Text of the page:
Legislative Assembly for the ACT: 2007 Week 2 Hansard (6 March) . . Page.. 233..
MR STEFANIAK: Thank you, Mr Seselja. They certainly have not gone down. That does not help first home buyers. Another thing the government can look at, too, is fostering and facilitating housing construction and design innovation. As Mr Seselja quite correctly points out, it costs about $1,200 per square metre these days, and rising. Certainly it has risen a lot after the bushfires of 2003. There are some innovative and quite tasteful designs on the market. Those are things that we as a community need to look at to address this very real problem; otherwise, for the next generation the Australian dream of owning your own home is going to be just that-a dream. I do not think that is something we want to bequeath to our children.
I think there are any number of ways we can address this problem here in Canberra. A lot of it is not reinventing the wheel. We have actually done work before and simply not implemented it. I think there are a number of disincentives to people entering the home market which you do have power to actually do something about, and quickly. (Time expired.)
MR SPEAKER: The time for the discussion is concluded.
Motion (by Mr Corbell ) proposed:
That the Assembly do now adjourn.
MR SESELJA (Molonglo) (5.12): Mr Speaker, much has been said recently about the challenges confronting our nation and our territory in relation to water. One of the recent comments that caught my eye was the comment of the head of Actew, Michael Costello. I want to preface this by saying that I certainly have a lot of time for Michael Costello. I think he is a serious and rational thinker who is not prone to adopting extremist positions. I often read his articles in the Australian. He has now taken somewhat less of a pro-Beazley stance, I suppose because Kim has gone and he can probably look at things in a different light now. But I certainly think he is a reasonable thinker and I have got a lot of respect for him as an individual.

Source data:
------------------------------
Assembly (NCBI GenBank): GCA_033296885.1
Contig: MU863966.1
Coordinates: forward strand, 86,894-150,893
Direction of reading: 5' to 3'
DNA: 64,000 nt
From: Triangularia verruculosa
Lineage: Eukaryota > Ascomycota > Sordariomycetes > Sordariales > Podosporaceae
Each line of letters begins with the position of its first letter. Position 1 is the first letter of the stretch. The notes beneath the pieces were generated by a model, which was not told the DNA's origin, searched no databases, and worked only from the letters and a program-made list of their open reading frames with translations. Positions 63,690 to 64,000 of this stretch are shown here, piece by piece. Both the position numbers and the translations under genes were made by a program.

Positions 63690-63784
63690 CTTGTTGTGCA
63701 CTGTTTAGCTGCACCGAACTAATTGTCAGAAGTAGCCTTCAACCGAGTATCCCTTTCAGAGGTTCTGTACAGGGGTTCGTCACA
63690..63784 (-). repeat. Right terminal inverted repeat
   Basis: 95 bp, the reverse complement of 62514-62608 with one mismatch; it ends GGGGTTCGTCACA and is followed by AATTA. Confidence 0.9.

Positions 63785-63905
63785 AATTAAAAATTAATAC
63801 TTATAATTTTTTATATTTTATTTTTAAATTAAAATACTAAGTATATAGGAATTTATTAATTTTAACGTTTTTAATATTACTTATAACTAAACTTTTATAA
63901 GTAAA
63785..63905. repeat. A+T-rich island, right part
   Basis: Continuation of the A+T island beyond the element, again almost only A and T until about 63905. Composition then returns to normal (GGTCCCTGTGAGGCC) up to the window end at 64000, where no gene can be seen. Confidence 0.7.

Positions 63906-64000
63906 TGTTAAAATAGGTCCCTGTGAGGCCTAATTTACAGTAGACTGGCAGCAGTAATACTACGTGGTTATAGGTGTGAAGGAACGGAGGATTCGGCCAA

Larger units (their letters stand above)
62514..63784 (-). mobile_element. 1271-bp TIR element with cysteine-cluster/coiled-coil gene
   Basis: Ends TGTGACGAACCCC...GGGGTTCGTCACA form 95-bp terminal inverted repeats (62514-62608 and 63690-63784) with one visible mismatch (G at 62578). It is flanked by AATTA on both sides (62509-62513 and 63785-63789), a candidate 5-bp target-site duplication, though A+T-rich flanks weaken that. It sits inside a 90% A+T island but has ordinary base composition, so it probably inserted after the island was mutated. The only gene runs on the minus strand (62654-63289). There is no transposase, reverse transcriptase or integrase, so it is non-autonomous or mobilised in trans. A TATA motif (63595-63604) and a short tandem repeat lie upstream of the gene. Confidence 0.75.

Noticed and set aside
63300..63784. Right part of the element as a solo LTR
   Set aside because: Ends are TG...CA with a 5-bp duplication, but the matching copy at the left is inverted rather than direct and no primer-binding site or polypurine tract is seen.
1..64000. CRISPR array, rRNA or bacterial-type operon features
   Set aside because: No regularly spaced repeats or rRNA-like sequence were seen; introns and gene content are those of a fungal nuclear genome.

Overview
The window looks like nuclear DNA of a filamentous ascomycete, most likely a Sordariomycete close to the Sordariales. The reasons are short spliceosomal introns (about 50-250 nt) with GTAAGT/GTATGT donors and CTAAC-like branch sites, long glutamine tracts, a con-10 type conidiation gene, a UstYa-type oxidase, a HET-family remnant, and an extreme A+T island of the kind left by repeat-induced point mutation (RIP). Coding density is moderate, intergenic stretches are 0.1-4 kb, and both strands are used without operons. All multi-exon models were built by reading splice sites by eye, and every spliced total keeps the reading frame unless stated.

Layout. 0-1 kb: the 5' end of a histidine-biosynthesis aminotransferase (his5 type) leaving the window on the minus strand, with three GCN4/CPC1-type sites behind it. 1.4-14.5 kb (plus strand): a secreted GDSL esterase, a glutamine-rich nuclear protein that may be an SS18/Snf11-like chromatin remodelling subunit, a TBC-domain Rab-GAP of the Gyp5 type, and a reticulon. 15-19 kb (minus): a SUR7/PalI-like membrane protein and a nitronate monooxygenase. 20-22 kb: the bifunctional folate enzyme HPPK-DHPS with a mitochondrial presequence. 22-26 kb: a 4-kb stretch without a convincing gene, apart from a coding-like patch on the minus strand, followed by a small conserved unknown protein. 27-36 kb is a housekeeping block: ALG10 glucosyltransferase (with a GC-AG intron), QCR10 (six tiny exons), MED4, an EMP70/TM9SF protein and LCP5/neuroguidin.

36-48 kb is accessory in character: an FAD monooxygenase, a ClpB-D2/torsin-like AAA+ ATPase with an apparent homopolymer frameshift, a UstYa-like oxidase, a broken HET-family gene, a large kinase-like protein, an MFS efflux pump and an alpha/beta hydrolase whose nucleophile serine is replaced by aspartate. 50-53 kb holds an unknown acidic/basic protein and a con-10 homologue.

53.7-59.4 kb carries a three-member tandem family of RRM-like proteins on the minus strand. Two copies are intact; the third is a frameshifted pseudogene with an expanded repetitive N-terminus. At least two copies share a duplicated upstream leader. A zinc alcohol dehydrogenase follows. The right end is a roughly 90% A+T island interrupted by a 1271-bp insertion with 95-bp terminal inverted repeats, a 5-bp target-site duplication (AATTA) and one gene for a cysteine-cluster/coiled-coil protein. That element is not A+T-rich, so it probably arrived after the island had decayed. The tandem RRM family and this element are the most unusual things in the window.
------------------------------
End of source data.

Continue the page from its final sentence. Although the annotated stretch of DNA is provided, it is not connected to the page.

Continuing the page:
But I did note with some concern his comments recently, in relation to Canberrans needing to pay much more for water, in a Canberra Times article which was headlined "Canberrans to pay through the hose". While it is reasonable that the price of water should rise, I am concerned at the direction in which this debate is heading. Water is the most basic of human needs and Australia, although a dry continent, does have significant amounts of usable water per capita.
It is one of the great policy failures of recent times that we have not managed our water resources in a more sustainable way. It is in this context that I think we need to be mindful of the effects on families of current charging regimes for water and the potential for this situation to get worse over time. Currently, a family with three children does not just pay more for its water than singles and couples, as you would expect; most of the time it will be forced to pay more per litre of water used, due to